So why is it that political scientists talk this way? No other science talks this way. Real science is supposed to accurately describe what is measured in the external world. All you have here is a contrived media perception score regressed against a constructed claimant-winning profile. It is not an "attitude model." And it surely isn't "the justice ideology and the votes."

When are political scientists doing this work going to actually adopt basic principles of science, such as rigidly explaining phenomenon under study in the external world?

Howard, as always, regards and thanks. (Please do write me again in the future like you used to in the past).

Monday
Aug102009

Sotomayor's Predicted Liberalism Using Newspaper Scores

(sent to Law-courts)


Jeff Segal wrote in response to Paul's Finkelman's mail, "The predictive value is this: for the justices appointed since Warren, the editorial scores correlate at about .8 with the percentage of times the justices vote liberally."
--------------

First, for any given justice, flipping coins will predict that their score will be 50. So the question becomes how well these media-impression workshops that Jeff recreates improves upon this efficacy. This is called Proportional Reduction in Error (PRE). The PRE on the logit models do show improvement upon blind guessing at 50, but several things must be noted:

1. No one guesses in the blind. Whether these scores are worth their labor is a function of what other perception workshops would tell us. I bet that polling empirical scholars would be better than constructing something from editorials. No one who watches the scores would expect anything more than a 60-ish number anyway, especially when you consider what that number really is.

2. The scores only improve blind guessing (at 50) by about 24%. But if you take away the extremely- directional justices -- the ones no longer on the Court -- the number is 9%. (Subtracted: Rehnquist, Brennan, Marshall, Fortas, Douglas and Goldberg).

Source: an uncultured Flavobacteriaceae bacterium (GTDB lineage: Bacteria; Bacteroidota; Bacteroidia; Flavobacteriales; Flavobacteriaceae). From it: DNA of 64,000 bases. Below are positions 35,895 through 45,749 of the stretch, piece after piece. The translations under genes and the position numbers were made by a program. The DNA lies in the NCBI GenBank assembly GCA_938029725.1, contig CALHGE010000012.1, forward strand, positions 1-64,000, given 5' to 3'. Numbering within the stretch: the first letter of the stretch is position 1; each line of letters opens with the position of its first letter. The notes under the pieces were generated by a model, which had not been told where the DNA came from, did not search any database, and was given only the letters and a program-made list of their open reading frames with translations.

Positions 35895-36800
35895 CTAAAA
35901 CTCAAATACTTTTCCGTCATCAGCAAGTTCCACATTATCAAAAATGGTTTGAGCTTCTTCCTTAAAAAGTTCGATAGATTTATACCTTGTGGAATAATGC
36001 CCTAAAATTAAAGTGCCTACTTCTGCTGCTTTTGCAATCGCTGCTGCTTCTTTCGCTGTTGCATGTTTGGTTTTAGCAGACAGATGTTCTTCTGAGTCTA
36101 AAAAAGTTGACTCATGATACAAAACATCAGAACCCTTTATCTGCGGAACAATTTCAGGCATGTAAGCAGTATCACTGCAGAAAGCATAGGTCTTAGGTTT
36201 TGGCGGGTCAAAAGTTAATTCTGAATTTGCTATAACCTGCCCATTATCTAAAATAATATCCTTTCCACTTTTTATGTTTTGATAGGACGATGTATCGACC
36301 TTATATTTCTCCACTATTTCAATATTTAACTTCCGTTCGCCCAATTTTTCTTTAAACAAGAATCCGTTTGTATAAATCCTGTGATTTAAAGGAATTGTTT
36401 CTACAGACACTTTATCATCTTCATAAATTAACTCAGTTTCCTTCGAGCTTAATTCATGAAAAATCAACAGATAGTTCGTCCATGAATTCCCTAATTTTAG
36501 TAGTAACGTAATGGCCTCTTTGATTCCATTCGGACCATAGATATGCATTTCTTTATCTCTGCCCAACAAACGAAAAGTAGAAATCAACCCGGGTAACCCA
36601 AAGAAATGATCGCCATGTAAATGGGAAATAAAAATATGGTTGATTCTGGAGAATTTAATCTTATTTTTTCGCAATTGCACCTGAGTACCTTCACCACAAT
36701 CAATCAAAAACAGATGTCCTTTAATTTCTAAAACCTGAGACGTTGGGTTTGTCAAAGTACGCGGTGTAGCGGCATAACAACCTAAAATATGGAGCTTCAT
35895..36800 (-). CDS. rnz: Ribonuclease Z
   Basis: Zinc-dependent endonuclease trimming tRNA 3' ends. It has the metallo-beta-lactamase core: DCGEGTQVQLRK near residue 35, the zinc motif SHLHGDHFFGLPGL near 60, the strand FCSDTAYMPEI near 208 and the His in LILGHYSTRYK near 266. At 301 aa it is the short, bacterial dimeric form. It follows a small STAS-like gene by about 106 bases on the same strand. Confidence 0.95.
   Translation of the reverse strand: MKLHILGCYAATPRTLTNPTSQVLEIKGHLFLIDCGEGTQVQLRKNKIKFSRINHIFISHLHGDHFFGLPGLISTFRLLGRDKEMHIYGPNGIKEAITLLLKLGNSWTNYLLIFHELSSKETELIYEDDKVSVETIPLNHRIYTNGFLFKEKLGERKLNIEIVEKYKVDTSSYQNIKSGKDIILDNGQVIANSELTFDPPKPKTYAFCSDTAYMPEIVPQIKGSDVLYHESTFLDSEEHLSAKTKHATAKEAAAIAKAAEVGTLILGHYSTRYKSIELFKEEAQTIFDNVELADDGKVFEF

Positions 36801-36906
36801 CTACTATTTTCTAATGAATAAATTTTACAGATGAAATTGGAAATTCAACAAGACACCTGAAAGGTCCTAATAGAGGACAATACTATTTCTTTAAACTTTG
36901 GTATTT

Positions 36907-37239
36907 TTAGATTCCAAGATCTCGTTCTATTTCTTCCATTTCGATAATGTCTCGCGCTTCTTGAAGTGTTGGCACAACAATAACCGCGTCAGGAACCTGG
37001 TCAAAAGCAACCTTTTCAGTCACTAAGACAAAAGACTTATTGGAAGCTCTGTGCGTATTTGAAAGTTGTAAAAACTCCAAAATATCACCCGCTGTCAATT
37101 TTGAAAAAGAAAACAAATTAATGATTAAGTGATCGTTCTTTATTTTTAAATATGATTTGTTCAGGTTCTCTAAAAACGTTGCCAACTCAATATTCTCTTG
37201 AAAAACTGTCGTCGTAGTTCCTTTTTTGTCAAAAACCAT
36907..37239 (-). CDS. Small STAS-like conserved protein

3. If you consider the whole docket, of course, all bets are off. You have a statistically-insignificant model from 1948-2004. (about 60,000 so-called "votes"). Model is logit. The PRE is terrible anyway.

4. A couple additional things:

People need to ask themselves to what extent the model really indulges metaphysics. Think about it. As a scientist, you know that the media-perception scores are only a form of prognostication. That's what Jeff has done. He's turned their content into a prediction for either a justice's state of mind or his or her work consequences for criminal-plus claimants.

But if journalists really knew this, the story would be one of clairvoyance or perhaps conspiracy (like insider trading). There is nothing in those editorials different from what, say, informed list members might believe about these things. If Jimmy the Greek predicted numbers well for six weeks in a row, would you go off and say that science was the cause, or that metaphysics (or corruption) was? I think luck would be the real cause. My point is there is nothing special about journalists feelings in this respect. Many of us could do better than a coin flip. There is no need to make either metaphysics or science out of this.

One last point. If Jeff's measures have any significance to anything, it probably is similar to the correlation that young children have in picking presidential elections. That's what it reminds me of. But there, what we say is that this is "carrier evidence." That it shows image perception at some base level of psychology. Here the mistake is not to ask the same question: why is it that a small media-perception work group constructed during the confirmation ritual has any relationship whatsoever to a yes-no tally of claimants winning in criminal-plus cases? The answer really only lies in this:

1. The 6 to 8 extreme justices that drive the results
2. It's an easy game. Pick from 35 to 45 for republicans; 55 to 65 for Democrats - and you'll do fine.

And, if you can find some sort of naturally-occurring process that generates numbers like this -- like media perceptions of a president's pick -- now you have something really neat. It makes the whole thing look automated.

Regards and thanks.

(P.S. -- Paul, see my paper if you want a technical overview of Jeff's model. It is on SSRN, below my signature)